Thieves Target Vermont Hemp Field, Mistaking Plant for Pot

Police and a startup business are spreading the message that a farm field’s crop is worthless to anyone trying to use it as a drug

There are new headaches facing a growing sector of Vermont agriculture.

A farm in Colchester has reported a series of roughly six thefts to police, who say it appears criminals are targeting an industrial hemp crop—mistakenly believing it is marijuana.

“It has been really frustrating,” said Evan Fuller of Humble Roots Horticulture.

The sign on the gate at Humble Roots Horticulture clearly says the plants grown on the property do not contain THC, the mind-altering substance found in marijuana.

That means the kind of cannabis plants growing at Humble Roots will not get you high, as could marijuana, which is sometimes described as being hemp’s lookalike cousin.

But the farm and the Colchester Police Department say thieves are stealing the industrial hemp, apparently mistaking it for pot.

In reality, the hemp is used to make CBD oil, which Humble Roots markets as a remedy for problems such as localized pain or inflammation.

Colchester police said the series of thefts over the past few weeks involved several hundred plants either lost or damaged—estimating the impact at more than $100,000 in lost crops.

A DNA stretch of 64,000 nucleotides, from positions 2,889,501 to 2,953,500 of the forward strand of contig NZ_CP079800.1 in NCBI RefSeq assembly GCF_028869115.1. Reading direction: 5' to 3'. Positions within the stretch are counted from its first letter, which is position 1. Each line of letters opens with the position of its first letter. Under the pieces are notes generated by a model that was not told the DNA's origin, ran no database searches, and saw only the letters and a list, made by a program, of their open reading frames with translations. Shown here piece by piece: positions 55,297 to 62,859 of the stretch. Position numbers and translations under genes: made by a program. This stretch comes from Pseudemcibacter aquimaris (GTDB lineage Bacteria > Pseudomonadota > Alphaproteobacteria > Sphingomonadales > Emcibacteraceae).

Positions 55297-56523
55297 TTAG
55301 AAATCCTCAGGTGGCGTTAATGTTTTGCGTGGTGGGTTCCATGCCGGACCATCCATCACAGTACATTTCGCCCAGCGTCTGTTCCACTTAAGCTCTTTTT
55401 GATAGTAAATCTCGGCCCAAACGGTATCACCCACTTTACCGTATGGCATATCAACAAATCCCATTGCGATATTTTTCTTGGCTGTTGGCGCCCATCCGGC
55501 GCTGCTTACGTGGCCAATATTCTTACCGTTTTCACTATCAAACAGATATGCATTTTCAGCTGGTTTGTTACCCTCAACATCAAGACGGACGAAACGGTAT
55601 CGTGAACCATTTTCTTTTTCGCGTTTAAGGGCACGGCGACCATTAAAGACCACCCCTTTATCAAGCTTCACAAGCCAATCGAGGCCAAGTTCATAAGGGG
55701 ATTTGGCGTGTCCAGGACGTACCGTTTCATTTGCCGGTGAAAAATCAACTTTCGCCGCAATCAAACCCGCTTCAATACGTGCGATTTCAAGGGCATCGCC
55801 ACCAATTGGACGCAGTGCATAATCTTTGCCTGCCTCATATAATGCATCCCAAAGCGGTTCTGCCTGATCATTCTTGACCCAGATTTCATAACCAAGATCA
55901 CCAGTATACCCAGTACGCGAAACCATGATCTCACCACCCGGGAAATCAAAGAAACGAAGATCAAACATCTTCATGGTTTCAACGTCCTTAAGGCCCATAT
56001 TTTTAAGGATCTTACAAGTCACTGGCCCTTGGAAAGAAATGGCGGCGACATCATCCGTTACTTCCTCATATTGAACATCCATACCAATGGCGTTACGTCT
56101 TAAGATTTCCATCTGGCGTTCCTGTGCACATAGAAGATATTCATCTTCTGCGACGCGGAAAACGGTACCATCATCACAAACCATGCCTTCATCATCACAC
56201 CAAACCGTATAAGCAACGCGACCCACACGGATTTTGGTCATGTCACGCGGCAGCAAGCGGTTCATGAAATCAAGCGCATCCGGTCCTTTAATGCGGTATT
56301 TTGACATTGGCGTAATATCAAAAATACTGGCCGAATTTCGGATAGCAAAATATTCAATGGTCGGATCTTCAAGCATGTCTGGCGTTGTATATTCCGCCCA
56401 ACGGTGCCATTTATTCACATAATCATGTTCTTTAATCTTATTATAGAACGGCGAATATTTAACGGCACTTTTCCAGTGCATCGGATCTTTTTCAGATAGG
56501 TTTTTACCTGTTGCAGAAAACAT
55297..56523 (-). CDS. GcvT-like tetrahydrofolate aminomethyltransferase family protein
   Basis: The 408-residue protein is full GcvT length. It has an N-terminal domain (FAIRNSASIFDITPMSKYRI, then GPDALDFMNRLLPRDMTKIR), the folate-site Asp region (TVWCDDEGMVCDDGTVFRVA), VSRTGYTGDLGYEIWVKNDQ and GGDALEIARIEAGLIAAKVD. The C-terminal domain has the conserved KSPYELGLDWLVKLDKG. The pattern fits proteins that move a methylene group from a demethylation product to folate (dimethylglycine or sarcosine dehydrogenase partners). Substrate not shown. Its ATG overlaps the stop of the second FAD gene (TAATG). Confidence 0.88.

“Those who may want to do this activity, you’re looking at a felony–it’s felony theft,” said Chief Doug Allen of the Colchester Police Department. “And very little gain for that kind of risk.”

In August, necn reported on how hemp is becoming more common in Vermont farm fields.

For that story, Anson Tebbetts, the secretary of the Vermont Agency of Agriculture, said growers around the state have been eager to meet a spike in market interest, both for textiles and a range of salves and supplements said to have many potential applications for wellness.

“It’s keeping farmland in active agriculture practices, and there’s a potential they could have it as a cash crop,” Tebbetts said on Aug. 7.

Amid the boom in CBD wellness products, many clinicians are still calling for more research.

And now, this new criminal side effect has Humble Roots Horticulture expanding its surveillance camera system.

“We were immediately alerted that someone was at the property,” Fuller said of how quickly he and a colleague can respond to notifications that someone is approaching the gate.

Fuller said he hopes the police investigation—aided by surveillance footage—will result in court convictions of as many as a dozen suspects, which may dissuade anyone else from trying to target the operation.

“It’s discouraging,” Fuller said of the string of thefts. “But it’s not something that’s going to stop us.”

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